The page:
When the war in Ukraine started, opinions on how it would end were very different. Many prominent military analysts expected Ukraine’s capital to fall soon during the initial stage of the Russian invasion (1). News stories from major western media followed the trend (2) and so did public opinions. When it turned out that Ukraine was able to resist and cause heavy losses for the invaders (3) relying only on existing heavy weapons and with very little foreign aid, news followed focusing on Ukraine’s superior tactics and Russian incompetence (4). As the frontline was taking shape5 and negotiations began, the same media began releasing opinions on how the war would end even though said negotiations barely resembled an actual peace process and didn’t involve nations’ leaders with Russia famously sending its Minister of Culture, ambassador to Belarus, head of a sham opposition party, deputies of Foreign Minister and Minister of Defence (6) as members of its delegation, meeting in non-neutral Belarus (7). Then the Russians, continuing to suffer heavy losses in the north, withdrew their forces and focused on the east and south where they had had their biggest successes at that point, getting close to Mykolayiv, fully encircling Mariupol and capturing north of the Donbas (8). The media followed and along with reports on evidence of horrific war crimes being discovered speculations of a potential Ukrainian victory began in the media (9). Even one of the biggest Ukrainian media figures, Oleksii Arestovych then suggested Russia’s offensive might end within «two to three weeks», the phrase becoming an internet meme (10) because it obviously hasn’t happened until months in.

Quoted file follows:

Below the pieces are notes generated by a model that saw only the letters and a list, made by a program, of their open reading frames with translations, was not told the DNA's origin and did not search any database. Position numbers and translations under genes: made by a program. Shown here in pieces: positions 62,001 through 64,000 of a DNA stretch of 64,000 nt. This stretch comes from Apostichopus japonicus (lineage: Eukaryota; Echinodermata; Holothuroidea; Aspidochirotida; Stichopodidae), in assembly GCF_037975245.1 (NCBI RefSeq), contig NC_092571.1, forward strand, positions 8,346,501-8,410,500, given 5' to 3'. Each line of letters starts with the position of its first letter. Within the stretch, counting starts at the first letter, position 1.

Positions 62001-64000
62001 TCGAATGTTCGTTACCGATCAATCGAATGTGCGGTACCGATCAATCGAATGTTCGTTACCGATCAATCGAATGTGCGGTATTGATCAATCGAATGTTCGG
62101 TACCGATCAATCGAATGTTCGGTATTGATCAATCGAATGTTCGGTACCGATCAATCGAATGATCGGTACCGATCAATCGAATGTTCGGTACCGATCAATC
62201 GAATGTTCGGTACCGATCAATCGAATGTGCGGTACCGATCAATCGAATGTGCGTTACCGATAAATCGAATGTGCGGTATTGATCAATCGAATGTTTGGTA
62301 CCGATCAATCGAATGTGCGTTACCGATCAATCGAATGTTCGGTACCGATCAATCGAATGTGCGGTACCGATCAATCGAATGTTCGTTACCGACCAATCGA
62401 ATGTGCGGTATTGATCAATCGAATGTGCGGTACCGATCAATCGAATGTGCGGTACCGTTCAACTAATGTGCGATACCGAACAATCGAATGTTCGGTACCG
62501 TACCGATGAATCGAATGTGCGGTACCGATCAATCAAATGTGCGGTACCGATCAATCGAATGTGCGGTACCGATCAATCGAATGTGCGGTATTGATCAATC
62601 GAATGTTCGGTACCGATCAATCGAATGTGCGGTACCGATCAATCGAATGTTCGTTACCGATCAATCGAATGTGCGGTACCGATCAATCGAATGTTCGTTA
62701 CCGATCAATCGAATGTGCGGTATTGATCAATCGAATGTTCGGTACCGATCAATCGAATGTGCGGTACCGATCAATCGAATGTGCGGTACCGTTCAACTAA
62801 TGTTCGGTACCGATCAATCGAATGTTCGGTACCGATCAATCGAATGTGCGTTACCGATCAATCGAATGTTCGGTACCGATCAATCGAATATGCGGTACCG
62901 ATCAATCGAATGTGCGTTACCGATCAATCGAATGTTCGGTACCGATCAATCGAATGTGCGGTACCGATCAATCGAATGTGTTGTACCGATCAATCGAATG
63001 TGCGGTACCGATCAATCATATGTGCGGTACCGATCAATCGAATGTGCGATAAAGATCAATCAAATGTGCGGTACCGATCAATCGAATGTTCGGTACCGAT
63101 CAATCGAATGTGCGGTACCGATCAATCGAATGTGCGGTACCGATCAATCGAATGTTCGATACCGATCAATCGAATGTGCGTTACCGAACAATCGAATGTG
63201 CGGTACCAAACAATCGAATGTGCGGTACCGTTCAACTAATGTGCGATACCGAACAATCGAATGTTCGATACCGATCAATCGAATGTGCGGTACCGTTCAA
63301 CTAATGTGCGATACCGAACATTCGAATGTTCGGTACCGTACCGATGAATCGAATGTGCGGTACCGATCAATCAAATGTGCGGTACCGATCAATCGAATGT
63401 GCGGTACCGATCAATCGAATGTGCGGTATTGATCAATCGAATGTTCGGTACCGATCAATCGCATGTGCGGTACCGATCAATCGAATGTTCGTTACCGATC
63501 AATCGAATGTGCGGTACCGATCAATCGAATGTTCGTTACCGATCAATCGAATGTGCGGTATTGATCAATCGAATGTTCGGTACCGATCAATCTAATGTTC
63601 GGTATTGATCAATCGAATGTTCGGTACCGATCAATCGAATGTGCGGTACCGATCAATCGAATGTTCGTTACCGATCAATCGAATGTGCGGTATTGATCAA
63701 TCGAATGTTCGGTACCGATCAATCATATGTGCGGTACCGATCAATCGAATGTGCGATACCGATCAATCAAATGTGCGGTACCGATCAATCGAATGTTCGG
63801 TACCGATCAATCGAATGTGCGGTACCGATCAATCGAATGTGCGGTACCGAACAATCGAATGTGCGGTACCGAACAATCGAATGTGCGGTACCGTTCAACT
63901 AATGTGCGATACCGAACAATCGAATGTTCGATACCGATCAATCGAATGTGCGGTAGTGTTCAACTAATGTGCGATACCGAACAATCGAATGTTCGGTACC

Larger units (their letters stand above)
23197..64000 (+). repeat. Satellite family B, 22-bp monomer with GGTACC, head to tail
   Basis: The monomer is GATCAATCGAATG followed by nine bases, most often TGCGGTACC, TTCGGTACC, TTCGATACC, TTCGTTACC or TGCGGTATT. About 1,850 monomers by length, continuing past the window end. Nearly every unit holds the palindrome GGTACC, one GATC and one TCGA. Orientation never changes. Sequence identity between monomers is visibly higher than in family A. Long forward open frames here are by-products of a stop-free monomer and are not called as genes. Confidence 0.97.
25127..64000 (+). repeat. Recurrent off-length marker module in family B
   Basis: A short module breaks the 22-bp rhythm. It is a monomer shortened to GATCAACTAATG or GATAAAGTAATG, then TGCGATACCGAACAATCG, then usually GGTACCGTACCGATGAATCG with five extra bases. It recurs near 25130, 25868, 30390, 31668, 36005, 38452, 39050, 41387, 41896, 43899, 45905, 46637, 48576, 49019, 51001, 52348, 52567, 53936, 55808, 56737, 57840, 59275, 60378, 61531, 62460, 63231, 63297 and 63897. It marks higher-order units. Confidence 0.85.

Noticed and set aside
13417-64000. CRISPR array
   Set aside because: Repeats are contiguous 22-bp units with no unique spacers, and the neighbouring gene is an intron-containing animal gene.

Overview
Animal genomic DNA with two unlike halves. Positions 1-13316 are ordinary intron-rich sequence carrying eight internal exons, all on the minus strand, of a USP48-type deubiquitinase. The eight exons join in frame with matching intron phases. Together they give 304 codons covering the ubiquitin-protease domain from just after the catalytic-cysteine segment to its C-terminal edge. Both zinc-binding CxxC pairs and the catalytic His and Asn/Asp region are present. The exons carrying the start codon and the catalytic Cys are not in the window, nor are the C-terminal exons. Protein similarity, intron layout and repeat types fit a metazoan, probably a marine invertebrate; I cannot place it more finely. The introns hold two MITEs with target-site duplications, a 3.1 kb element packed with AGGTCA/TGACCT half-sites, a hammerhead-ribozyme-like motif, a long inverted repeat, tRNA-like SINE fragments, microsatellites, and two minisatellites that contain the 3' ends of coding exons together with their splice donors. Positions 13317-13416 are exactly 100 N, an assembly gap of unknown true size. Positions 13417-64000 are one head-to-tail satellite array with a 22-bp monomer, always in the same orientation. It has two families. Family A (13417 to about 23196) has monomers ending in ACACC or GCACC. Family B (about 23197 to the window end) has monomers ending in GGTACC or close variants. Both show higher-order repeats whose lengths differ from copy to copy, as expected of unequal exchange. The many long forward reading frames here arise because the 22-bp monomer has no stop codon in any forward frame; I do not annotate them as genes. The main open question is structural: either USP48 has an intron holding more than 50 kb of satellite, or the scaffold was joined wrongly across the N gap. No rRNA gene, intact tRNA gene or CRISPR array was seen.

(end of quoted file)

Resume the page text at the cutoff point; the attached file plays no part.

The analysis presented in those news stories and following opinion pieces was anything but useless. The problems with command competence, logistics and internal integrity of Russian forces persisted to this day, going as far as causing a mutiny potentially turning into a coup in June 2023 (11). Ukraine was indeed able to stand ground and eventually recaptured more ground in the following months and Russia haven’t had any major successes since capturing Sievierodonetsk-Lysychansk agglomeration in July 2022 (12). The rapid turns in news narratives reflected rapid turns in the war itself.
With the second year of war in Ukraine dragging on with brutal trench warfare, with the only strategic change during this summer being Russia getting completely stopped at its main direction of attack in Bakhmut and Ukraine going on the offensive, it seems big western media are getting desperate for headlines and stories that draw attention.
Let’s just look at some of this summer’s stories that managed to get traction. At this point I have to disclose my bias and say that I am a Russian person who supports Ukraine in this conflict.
A recent article from The Washington Post «U.S. intelligence says Ukraine will fail to meet the offensive's key goal» (13). The headline presents this article as a news story even though most of it is analysis based on quotes from different sources. The first one that makes the headline is an anonymous source familiar with an intelligence report that says Ukraine is not currently able to reach Melitopol, a key supply hub for Russia. Next anonymous officials are quoted saying:
«Ukraine’s forces, which are pushing toward Melitopol from the town of Robotyne more than 50 miles away, will remain several miles outside of the city».